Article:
"Many people whose sex lives are not easily labeled still feel compelled to live in the closet."
I'd grown used to awkward silences after this monologue. But Arran said he could relate and talked about his own coming out. That's when I began to realize my prejudices. The most common misconception about bisexual people is that they're indecisive or confused. The stereotype is: "You're either straight, gay, or lying." Although being gay is not as stigmatized as it used to be, Arran and I came of age before shows like Will & Grace—and way before celebrities like Azealia Banks were discussing their bisexuality on Twitter. Even now, there are few representations of bisexuals on television. As a result, many people whose sex lives are not easily labeled still feel compelled to live in the closet. Having kept my former occupation a secret, I knew what it was like: You deny parts of yourself and your past from the people around you out of fear of rejection. You deny parts of yourself even from yourself.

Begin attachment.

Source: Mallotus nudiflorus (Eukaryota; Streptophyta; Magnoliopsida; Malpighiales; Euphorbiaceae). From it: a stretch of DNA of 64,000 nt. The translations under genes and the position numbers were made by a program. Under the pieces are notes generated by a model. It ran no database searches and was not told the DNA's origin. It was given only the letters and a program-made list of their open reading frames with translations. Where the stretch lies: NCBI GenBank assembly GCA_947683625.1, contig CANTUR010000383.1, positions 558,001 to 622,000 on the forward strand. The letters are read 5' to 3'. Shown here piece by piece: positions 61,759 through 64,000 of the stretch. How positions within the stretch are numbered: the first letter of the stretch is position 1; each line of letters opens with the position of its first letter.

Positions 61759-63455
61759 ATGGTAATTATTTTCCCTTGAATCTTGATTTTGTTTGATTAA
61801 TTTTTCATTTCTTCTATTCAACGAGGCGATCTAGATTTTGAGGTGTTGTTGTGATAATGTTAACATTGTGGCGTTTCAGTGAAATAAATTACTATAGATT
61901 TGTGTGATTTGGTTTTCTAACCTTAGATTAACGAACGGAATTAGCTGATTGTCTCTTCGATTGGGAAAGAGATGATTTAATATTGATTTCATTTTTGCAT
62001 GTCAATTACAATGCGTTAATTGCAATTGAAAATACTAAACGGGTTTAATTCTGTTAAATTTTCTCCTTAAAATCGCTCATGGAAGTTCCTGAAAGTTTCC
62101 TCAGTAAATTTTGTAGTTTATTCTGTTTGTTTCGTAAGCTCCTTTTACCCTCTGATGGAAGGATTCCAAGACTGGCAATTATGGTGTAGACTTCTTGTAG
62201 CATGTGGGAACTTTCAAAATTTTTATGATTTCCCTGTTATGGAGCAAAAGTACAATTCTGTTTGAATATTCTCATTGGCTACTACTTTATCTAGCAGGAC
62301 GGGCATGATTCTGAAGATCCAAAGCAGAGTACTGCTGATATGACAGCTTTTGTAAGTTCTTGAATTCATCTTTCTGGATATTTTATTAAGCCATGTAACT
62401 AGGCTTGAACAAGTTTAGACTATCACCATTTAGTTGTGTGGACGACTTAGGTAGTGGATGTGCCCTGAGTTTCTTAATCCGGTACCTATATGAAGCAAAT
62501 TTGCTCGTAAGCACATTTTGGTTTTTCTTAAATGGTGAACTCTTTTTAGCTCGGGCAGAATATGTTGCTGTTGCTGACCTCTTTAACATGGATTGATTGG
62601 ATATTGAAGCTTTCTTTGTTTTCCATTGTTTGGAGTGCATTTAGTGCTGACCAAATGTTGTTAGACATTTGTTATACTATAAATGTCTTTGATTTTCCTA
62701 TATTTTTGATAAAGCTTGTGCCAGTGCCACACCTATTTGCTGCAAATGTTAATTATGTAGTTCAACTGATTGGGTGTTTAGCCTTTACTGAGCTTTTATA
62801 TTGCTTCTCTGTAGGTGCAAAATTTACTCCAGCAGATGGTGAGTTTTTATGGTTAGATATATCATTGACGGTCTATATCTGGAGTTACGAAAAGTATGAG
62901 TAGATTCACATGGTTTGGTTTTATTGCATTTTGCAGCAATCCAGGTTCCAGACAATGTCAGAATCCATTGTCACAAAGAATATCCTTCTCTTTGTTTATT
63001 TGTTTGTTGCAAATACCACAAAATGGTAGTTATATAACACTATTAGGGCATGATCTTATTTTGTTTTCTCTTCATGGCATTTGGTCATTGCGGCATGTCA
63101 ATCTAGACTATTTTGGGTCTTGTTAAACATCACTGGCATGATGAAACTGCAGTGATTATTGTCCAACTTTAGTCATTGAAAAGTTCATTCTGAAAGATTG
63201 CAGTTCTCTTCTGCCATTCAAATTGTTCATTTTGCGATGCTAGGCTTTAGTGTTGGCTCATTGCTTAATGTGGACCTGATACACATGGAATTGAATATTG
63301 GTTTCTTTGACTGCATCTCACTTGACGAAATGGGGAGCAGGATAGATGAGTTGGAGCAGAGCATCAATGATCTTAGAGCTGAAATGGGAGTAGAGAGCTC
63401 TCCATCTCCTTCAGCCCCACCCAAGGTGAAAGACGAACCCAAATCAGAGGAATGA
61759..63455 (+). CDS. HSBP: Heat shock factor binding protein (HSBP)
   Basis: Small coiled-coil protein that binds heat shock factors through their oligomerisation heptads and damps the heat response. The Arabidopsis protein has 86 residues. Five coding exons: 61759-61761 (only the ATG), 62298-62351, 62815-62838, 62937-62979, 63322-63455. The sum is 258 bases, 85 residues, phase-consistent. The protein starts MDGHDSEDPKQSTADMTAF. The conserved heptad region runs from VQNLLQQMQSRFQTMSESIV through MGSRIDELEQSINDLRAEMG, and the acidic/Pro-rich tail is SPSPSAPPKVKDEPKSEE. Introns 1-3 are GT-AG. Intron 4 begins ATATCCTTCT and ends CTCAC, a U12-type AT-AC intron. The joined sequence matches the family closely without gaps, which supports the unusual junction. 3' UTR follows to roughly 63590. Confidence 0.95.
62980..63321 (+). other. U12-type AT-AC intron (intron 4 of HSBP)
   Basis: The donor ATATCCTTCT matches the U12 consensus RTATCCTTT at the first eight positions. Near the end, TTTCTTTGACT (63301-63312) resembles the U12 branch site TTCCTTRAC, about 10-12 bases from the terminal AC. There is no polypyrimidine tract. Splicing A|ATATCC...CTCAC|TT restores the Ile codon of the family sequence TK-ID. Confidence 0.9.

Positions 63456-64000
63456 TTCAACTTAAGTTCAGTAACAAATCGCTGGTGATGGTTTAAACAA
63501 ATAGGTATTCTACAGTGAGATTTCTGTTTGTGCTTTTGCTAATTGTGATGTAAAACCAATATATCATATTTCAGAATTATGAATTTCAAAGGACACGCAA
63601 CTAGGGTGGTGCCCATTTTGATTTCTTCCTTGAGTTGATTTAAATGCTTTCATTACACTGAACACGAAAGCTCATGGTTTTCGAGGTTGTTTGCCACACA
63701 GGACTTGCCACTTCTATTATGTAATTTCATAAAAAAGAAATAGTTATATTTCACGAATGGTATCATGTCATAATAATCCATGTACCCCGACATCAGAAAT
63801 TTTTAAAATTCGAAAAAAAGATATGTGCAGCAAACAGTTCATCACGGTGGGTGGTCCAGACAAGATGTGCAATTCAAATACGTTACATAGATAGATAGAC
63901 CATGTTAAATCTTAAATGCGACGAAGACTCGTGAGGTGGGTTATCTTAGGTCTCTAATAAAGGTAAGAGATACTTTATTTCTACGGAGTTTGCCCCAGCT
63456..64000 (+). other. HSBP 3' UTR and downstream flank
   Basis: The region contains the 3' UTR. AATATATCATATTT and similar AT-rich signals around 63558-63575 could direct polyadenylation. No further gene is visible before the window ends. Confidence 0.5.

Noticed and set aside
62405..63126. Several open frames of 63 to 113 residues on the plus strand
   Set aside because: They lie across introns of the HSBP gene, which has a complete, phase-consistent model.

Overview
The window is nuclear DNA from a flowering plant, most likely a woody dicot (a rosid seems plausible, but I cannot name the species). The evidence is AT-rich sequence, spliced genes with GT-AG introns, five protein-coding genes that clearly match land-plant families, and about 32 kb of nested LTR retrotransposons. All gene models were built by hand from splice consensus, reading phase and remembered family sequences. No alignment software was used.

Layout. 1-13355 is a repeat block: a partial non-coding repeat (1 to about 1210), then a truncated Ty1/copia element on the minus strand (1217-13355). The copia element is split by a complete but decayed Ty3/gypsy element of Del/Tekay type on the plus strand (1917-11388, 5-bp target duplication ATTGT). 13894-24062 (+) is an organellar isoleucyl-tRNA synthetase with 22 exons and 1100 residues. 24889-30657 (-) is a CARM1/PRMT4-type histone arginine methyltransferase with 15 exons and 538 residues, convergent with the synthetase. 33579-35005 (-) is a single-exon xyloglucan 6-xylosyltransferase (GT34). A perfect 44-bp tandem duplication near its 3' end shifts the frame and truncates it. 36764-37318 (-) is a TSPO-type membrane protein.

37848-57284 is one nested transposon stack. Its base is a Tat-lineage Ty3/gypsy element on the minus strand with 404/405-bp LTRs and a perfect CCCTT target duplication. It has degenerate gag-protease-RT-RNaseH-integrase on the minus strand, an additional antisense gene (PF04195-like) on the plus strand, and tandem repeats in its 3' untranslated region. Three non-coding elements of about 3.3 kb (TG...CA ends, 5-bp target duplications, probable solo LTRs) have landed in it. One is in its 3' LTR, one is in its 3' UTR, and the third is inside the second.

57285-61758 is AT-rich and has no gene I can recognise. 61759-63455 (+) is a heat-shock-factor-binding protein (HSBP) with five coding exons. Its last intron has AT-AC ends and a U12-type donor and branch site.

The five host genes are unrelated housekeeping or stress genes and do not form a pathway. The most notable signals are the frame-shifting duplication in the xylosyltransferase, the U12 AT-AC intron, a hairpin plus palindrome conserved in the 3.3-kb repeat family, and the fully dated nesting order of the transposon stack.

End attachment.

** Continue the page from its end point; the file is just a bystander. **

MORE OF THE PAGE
Arran had said he wasn't looking for anything serious when we'd met, but things moved fast. Less than a month later, we were an item. He sent me love poems. He brought me flowers every other week. On our sixth date, he played his guitar while singing an awkward cover of "Sea of Love." I had never known a guy so sensitive. He wasn't just willing to watch home-decorating reality shows; he did so enthusiastically. I loved it! It also freaked me out. Arran seemed too good to be true.